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Thieves make for bad day (07/17/2011)
By Frances Edstrom

This is one of those days that I am having trouble getting started on my column. It began badly, and I just canít shake the negative feeling.

I met a friend at nine. He was going to clean our river cottage, which is over by Bluff Siding, in preparation for hosting the GRSF crew for a picnic and river ride on Monday night. Because of the continued high water, we had delayed the opening of the cottage, but had done some preliminary work, like mowing the lawn, and moving furniture downstairs from where it had been stored in case the water came up really, really high.

We encountered some disarray downstairs, which is really just a concrete slab open to the air, but I didnít think much of it until we went upstairs, where all the cupboards and closets were open, closets emptied on the floor, bins in which I store sheets and blankets open and messed up. Tiles were ripped from the ceiling. The door to the stairs to the little-used attic was open and the attic messed up. I knew we hadnít left it like that in the fall when we closed it up for the season.

Then we found that a screen had been removed from a window and access gained through that window. Outside the window was a box of miscellaneous hardware. When John and our friend Sherm arrived to turn the water on, we discovered why someone would break into the cottage, which we didnít think contained anything worth stealing. Most of what is in the cottage has been there undisturbed for probably more than forty years ó†old dishes, coffee cups, a percolator, beds with droopy mattresses, old paperback books, a dominoes game, a croquet set. But these thieves werenít after stuff. They were after plumbing. All the copper piping was gone, roughly cut off and taken away.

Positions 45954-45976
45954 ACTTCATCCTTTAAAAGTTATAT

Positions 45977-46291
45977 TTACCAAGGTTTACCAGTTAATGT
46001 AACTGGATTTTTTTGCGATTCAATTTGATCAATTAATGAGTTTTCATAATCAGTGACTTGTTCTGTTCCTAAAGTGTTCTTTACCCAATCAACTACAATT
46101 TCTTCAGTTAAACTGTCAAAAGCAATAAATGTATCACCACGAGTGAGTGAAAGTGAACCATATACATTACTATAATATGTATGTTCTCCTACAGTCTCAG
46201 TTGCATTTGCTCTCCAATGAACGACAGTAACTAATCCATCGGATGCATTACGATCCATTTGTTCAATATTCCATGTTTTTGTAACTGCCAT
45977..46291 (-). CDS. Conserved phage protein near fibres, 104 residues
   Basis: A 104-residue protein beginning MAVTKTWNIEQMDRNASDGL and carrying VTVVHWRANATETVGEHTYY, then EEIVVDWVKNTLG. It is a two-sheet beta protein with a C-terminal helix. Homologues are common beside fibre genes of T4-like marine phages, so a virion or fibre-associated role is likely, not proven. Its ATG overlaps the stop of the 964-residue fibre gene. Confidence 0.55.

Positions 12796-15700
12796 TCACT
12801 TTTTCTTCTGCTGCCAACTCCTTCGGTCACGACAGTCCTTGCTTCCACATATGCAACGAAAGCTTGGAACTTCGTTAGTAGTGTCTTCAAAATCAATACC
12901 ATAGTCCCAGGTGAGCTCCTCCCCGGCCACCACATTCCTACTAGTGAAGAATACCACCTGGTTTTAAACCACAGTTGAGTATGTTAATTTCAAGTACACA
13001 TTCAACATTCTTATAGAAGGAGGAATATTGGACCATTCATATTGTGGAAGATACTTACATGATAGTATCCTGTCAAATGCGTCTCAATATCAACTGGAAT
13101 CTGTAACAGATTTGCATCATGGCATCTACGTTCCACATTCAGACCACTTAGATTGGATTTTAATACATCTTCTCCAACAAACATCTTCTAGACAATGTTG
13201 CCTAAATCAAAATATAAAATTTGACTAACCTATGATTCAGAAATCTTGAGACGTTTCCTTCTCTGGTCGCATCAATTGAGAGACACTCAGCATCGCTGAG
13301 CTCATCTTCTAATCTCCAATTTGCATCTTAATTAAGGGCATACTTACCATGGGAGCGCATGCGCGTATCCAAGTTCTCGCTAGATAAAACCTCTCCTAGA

Now a river cottage doesnít exactly have a great deal of copper piping, as the plumbing is pretty rudimentary. The thieves could probably have sold it for a pittance. Someone at the office theorized that the thieves perhaps wanted it for a meth lab. Who knows.

All we do know is that we have a great deal of expense and work ahead of us to repair the damage. A Buffalo County deputy came to look at the place, and remarked that they had been seeing more such damage, maybe in response to the bad economy and people being out of work. Sherm said that in Minneapolis near his sonís neighborhood, a huge sign on an empty house reads: All copper already removed.

As we left the cottage, we were stopped by a train. John took the opportunity to go to our neighborís place, to see if it had been ransacked and stripped of its copper. It had.

The area where the cottage is located is a small, lazy slough, giving a false sense of security to those who camp there and ride through on their fishing boats or jet skis, waving to folks sitting along the banks.

Itís strange to think that in a place where only a few years ago doors were left unlocked on a regular basis we now have caught up with the rest of the world. Do you think an improved economy will give us back our innocence? 


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